But Catching Fire doesn't vie for anything particularly grand. It entertains and engages, having fun with and anchoring weight to its characters and circumstances, but stays within the expected confines of what a Hunger Games movie can be. It's a good one, but without shooting for succinctly interesting or surprising work with Katniss and her relationships or taking a stab at anything but the obvious in terms of sending up the militant tyrannical autocracy, it never even closes in on the possibility of being a great one.
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When MTV's House of Style was exposing us to the fashion industry through its documentary style episodes from 1989 to 2002, our experience with the fashion industry was worlds apart from what we're now used to. House of Style was the beginning of our access, but now, with multitudes of fashion bloggers and interactivity with our favorite designers on Twitter, Instagram, and Tumblr, MTV says it's reviving the series with a twist: the series will now take an interactive turn, making use of the technologies that have become so integral to the industry.
The original series introduced viewers to intimate discussions with designers — including a fan favorite "Todd Time" with Todd Oldham, who showed us everything from how to vintage shop to how to dye our hair with Kool Aid. In addition to new footage, which will be released in T.B.A. television episodes as well as through web media and Instagram, the series will make use of the classic footage including moments with hosts Cindy Crawford, Rebecca Romijn, and Daisy Fuentes as well as designers like Anna Sui and the aforementioned Oldham.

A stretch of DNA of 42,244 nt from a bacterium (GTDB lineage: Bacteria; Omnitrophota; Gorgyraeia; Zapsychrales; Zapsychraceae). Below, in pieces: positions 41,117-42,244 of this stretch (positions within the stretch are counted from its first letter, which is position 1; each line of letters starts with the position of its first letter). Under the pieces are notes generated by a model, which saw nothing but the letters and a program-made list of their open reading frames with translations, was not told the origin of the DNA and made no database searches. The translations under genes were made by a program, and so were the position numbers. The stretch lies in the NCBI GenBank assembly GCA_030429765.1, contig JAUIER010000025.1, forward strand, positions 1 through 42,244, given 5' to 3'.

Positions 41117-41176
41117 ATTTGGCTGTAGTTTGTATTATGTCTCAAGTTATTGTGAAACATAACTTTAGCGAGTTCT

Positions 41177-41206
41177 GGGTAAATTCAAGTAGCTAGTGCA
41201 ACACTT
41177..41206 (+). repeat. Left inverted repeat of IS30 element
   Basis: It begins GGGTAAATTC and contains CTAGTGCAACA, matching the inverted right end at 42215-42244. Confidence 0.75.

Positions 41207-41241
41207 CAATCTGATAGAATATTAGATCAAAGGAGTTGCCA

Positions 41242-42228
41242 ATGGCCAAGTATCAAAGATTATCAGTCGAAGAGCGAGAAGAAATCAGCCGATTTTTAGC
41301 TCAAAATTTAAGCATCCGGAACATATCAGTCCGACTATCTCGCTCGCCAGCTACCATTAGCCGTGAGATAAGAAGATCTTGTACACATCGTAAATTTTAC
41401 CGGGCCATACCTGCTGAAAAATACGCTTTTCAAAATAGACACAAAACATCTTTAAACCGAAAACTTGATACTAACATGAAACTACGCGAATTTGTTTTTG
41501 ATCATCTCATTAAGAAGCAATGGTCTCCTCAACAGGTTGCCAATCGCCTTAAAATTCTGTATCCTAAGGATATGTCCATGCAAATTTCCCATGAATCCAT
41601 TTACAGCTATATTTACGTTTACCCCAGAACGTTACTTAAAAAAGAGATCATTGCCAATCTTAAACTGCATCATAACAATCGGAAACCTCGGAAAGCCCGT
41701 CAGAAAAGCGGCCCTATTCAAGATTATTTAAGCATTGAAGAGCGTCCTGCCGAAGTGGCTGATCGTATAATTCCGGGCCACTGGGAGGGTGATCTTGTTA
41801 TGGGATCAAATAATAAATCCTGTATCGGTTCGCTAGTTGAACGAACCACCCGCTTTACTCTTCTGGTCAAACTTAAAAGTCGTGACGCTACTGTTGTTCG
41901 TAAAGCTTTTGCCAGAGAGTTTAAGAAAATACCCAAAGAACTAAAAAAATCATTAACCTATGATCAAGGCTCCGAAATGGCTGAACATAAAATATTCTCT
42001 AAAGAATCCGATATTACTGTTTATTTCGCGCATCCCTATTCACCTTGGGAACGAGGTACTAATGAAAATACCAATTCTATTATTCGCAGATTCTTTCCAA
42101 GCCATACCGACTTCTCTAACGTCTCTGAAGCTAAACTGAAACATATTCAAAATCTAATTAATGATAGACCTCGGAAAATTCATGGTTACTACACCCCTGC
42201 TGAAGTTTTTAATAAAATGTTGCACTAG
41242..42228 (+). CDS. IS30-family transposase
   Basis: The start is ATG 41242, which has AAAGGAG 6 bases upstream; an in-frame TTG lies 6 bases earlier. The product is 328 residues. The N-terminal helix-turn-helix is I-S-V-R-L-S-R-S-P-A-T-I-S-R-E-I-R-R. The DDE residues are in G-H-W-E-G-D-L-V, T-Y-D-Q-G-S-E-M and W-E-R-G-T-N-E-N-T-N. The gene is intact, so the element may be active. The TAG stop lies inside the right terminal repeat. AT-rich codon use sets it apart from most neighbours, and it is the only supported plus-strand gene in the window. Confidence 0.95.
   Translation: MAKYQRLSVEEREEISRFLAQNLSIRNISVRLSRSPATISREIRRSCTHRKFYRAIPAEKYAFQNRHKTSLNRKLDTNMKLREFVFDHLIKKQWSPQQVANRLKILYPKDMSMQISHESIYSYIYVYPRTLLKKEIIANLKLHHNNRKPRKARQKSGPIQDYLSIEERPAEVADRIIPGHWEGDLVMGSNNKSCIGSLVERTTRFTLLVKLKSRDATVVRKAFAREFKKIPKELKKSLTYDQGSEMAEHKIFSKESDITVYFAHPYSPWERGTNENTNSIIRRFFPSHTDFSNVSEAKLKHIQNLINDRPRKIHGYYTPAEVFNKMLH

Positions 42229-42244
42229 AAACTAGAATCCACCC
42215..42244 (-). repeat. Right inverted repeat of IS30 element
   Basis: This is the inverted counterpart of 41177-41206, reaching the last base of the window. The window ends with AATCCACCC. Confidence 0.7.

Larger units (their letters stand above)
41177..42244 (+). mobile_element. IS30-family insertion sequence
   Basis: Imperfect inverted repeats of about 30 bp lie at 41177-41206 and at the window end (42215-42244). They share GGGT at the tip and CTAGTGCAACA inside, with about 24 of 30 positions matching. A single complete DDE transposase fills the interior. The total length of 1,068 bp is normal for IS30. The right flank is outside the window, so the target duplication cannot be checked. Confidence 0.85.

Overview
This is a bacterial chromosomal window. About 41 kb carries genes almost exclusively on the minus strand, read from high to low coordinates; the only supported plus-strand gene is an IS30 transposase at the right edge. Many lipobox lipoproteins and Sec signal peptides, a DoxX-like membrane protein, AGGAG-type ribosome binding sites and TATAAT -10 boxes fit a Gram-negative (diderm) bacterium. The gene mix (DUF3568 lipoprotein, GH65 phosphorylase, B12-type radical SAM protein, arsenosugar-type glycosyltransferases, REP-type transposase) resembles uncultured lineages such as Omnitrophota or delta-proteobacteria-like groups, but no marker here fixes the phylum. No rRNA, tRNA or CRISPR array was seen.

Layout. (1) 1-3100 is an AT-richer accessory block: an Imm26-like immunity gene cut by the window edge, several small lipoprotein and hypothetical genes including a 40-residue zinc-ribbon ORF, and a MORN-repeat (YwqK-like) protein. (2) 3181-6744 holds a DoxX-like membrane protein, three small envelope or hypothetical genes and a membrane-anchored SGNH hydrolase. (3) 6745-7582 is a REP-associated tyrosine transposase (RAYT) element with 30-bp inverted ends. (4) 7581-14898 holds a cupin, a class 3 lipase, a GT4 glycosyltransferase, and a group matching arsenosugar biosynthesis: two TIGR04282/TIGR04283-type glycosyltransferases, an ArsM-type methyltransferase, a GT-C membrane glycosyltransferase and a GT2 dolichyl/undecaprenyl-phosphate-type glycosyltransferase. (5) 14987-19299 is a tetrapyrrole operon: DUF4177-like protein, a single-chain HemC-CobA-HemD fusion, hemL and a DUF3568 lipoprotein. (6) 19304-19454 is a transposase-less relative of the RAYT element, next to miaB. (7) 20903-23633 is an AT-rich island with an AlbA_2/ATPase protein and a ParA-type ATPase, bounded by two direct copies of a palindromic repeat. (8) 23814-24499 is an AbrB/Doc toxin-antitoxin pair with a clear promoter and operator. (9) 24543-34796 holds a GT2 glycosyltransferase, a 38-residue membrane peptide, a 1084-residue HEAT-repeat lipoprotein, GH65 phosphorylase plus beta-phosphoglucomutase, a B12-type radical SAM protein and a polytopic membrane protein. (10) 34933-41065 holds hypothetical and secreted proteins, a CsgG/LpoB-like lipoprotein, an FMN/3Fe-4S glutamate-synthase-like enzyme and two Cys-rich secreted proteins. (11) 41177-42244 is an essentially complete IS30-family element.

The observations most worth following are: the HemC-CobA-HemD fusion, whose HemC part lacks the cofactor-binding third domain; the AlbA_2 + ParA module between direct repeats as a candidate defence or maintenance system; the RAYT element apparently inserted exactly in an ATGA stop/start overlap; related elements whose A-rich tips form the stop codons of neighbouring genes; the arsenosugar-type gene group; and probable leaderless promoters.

And while MTV's venture is fairly revolutionary in the television world, it's an exact reaction to the way the fashion world now operates. Miami fashion blogger and vintage clothing purveyor Steffy Kuncman depends greatly on the wealth of web platforms to run her store and her blog, Steffy's Pros and Cons. Kuncman says blogging and Instagram, in particular, are driving a greater audience to the industry.
"You get to see behind the scenes, whereas 10 years ago, the collections were simply photographed by photographers from newspapers and it was highly edited," Kuncman says. "The editor at the New York Times likes these three pieces and that's what's going to run in the paper." Now, the latest designs and trends are accessible through blogs, Twitter, and of course, Instagram, and the spread is so wide, the result is an almost unfiltered look at the landscape — which is exactly what MTV's series was revolutionizing in the '90s.
Now, consumers and fashionistas have a bird's-eye view into not only designer collections and the new items coming down the line, but into the lives of the designers themselves. "It's taking people who are high up and personalizing them," says Kuncman. "You're getting to see parts of people's lives that were formerly kept private."
Of course, that's partially what the original House of Style aimed to do: bring us closer to the faces and minds within the fashion industry. "We're developing a new version of the show because we strongly believe that a show like ours can thrive in the current media climate," writes Mary H.K. Choi of MTV Style. Now, the series simply aims to aggregate and make use of the interactive turn the industry has taken and perhaps amplify what we've already seen on the web.
MTV's House of Style revival starts Tuesday, with the release of a series of Best Of clips from the original series. It continues Aug. 7 with a documentary about House of Style and on Oct. 9, the network will begin rolling out new content. As of yet, MTV has not decided on placement for the TV segments of the series just yet.
Will you tune in on various platforms for MTV's revival of House of Style?